September 9, 2010

Cornerbacks aim to set the tone

A.J. Green won't play a down in Saturday's game against South Carolina, but according to cornerback Brandon Boykin his impact will still be felt.

In terms of pure size, South Carolina boasts one of, if not the, largest group of receivers the Bulldogs will face this year.

But after you've gone against the likes of Green day in and day out in practice, Boykin said there's no challenge Georgia's corners shouldn't be capable of meeting.

"A.J. has made me so much better the last couple of weeks," Boykin said. "I'm serious. Early in camp, it was really tough to stay with him. Now, I'm breaking passes up and things on him daily. He's definitely got me ready."

Boykin takes nothing away from South Carolina's receiving corps.

Across the board in the Gamecocks' three-receiver set, South Carolina's two-deep roll is 6-4, 6-0, 6-3, 6-5, 6-4 and 6-4.

Besides being fast, the group is also extremely physical and likes to use that muscle on the field.

However, cornerback Vance Cuff said there's a key to keep that from happening.

"The key thing is, just cover and don't give them any room. We've covered some big receivers before and we've got the best in the nation that we go against every day," Cuff said. "They're physical, but you've just got to stand your ground. But this is the kind of challenge you want as a corner. If you're a small corner people are always wondering if you can cover the big receivers. It's a test we're studying for and I'm going to pass it."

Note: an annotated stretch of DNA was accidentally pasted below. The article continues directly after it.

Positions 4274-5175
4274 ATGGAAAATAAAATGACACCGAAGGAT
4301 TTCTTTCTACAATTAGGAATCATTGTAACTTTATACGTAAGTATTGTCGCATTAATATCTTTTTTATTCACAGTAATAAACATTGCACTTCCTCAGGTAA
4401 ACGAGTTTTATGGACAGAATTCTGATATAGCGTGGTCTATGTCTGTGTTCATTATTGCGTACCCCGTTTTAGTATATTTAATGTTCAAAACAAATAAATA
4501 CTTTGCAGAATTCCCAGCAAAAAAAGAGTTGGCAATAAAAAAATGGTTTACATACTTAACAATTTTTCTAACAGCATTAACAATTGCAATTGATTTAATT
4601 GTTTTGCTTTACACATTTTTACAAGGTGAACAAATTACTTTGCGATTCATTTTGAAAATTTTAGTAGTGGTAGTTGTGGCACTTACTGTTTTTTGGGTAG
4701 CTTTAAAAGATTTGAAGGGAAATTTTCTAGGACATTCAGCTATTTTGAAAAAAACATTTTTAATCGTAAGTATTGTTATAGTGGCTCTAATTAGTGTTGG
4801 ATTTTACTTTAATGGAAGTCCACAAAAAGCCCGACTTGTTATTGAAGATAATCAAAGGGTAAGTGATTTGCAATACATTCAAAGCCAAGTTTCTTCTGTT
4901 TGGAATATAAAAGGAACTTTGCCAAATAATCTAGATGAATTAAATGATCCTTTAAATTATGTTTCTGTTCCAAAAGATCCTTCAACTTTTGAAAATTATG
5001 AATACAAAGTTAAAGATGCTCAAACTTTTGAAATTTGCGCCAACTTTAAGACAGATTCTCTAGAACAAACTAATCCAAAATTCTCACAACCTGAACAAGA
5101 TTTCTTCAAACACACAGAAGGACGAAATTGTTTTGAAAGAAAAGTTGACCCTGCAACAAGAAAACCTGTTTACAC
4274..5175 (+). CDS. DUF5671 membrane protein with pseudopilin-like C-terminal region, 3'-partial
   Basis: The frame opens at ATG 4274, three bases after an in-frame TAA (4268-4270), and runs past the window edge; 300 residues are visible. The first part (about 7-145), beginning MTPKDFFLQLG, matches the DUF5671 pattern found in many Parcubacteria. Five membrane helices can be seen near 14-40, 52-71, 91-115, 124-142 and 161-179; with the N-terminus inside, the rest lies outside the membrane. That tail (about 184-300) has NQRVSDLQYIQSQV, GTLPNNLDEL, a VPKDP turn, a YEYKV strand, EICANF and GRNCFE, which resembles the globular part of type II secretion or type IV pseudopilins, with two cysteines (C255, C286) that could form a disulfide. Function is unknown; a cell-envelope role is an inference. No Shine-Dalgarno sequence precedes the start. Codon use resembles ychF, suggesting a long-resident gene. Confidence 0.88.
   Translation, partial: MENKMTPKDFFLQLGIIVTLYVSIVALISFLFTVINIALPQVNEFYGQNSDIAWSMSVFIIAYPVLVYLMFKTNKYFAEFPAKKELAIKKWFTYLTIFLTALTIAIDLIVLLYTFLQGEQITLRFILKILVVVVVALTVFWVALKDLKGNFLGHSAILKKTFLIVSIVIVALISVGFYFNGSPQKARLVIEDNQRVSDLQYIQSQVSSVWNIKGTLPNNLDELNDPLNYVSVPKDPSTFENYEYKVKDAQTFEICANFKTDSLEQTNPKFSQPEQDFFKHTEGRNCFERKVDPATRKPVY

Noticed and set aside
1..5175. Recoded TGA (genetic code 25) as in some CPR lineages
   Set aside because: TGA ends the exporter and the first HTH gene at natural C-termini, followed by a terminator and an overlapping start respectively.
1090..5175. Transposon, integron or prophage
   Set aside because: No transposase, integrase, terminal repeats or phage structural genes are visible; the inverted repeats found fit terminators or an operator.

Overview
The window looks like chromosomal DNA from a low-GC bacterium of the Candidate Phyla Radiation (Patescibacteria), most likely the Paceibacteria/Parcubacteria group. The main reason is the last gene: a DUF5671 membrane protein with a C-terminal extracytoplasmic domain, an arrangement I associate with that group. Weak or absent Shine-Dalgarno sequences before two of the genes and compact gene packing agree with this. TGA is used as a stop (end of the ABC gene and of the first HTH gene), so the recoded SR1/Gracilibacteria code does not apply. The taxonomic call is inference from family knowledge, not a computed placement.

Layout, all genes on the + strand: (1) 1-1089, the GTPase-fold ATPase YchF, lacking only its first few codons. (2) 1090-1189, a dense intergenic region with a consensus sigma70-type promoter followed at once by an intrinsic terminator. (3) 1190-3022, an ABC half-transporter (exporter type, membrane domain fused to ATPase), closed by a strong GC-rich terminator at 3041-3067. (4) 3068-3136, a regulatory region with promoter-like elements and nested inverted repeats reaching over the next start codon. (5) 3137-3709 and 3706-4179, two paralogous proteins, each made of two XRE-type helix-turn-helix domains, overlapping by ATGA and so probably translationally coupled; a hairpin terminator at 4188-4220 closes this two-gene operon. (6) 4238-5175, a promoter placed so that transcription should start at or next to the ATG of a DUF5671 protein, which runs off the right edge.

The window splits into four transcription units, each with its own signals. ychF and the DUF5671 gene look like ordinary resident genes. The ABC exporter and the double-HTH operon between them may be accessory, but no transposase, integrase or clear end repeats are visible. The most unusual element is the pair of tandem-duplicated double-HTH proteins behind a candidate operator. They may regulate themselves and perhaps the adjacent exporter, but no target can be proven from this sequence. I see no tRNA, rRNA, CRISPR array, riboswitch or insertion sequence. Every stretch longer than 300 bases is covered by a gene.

Added Sanders Commings, "We're not going to back down."

Even secondary coach Scott Lakatos seemed to shrug when asked about any size disadvantage between Georgia's corners compared to the Gamecocks' wideouts.

Although he admits the group will be one of the most talented groups the Bulldogs will see, the fact they will be larger targets is nothing all that unusual.

"That's part of the deal, you just try to create some situations where you're in tight coverage , you try to keep the quarterback from throwing accurately, mix in some coverages and hopefully force them to make mistakes," Lakatos said. "That's basically the same plan every week."

It's a confident Bulldog secondary which will try and contain Gamecock quarterback Stephen Garcia and the Gamecocks' passing game.

Georgia intercepted three passes in last week's 55-7 victory over Louisiana-Lafayette after not collecting more than two picks in a single game all last year.

"That's gives us confidence because it at least shows we can do it," said Boykin, who had one of the three interceptions. "It's all about trusting the coaches to put us in the right position and playing full speed. Now, we know it's going to be tough against South Carolina. Take nothing away from (Louisiana), but we know it's going to be harder to make those plays. This game's going to be going a lot quicker."

Still, after struggling to create turnovers a season ago, Lakatos said it was important for his players to have some early season success.

"That was good. You always want your guys to feel good about what you're trying to do," Lakatos said. "Obviously, that was a first game and you can't judge what either team is going to do, but as far getting some confidence it was good to see. But what I was most pleased with was right after it was over they were really focused on what they need to do for this second game."

Cuff said the secondary - especially the corners - are prepared for the challenge it's about to face.

He doesn't plan on backing down.

"I'm going to be trying to set the tone," Cuff said. I 'm not going to give away anything, but I'm definitely going to set the tone.

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